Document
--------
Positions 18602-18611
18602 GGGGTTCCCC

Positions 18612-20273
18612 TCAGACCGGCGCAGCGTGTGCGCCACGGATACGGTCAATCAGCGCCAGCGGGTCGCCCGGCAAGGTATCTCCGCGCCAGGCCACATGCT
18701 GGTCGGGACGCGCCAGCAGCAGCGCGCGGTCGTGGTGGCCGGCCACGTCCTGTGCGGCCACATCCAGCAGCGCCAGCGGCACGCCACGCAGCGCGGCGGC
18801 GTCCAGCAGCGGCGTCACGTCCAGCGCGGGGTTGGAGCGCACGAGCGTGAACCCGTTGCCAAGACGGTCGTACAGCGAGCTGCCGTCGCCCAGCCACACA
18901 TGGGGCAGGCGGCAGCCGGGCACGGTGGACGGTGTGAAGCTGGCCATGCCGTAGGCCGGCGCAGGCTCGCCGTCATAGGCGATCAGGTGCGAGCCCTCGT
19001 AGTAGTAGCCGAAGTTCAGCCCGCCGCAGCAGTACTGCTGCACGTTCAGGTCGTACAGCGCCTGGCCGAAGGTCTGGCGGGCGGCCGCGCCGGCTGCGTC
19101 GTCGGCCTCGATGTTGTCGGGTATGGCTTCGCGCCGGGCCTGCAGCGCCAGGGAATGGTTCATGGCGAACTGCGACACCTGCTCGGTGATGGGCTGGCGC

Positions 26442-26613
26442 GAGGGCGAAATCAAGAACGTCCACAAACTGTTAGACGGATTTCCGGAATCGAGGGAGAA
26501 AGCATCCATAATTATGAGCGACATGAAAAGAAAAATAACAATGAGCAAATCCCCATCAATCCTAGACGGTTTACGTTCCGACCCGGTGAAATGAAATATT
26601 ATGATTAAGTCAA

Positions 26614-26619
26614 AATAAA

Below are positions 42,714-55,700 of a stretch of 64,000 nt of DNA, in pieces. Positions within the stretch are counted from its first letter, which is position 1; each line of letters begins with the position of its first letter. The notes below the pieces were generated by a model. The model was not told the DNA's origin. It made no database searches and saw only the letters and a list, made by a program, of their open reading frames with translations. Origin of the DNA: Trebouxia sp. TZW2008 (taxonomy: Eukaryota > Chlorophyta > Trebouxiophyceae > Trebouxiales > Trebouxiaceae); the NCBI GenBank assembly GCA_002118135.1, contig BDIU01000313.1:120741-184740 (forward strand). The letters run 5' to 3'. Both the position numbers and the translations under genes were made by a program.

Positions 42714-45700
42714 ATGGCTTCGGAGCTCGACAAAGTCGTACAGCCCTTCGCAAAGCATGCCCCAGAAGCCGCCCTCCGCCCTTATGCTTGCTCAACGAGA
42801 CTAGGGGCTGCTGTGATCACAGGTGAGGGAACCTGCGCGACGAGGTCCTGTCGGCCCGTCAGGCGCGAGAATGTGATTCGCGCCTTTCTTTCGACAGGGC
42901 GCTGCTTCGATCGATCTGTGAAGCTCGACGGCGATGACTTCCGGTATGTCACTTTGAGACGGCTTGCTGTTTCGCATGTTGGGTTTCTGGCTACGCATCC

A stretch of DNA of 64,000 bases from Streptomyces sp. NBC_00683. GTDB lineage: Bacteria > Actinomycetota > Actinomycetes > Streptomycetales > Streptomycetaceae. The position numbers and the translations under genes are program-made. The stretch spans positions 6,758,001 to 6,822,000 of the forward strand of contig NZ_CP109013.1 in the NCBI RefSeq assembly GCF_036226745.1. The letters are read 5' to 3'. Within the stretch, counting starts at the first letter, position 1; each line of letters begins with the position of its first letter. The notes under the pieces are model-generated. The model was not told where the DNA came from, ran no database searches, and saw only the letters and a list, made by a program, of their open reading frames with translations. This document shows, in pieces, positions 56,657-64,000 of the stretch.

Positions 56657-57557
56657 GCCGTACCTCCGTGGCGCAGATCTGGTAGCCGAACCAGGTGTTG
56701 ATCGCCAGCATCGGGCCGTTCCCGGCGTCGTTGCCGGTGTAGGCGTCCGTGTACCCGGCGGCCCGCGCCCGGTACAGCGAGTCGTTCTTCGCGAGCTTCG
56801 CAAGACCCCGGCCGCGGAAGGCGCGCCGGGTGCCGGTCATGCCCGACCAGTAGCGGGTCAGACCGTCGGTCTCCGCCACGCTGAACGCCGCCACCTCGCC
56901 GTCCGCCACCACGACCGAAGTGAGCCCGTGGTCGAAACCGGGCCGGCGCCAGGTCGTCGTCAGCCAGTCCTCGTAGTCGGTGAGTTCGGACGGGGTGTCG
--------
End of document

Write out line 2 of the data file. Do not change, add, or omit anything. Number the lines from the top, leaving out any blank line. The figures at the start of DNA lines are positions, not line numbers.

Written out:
18602 GGGGTTCCCC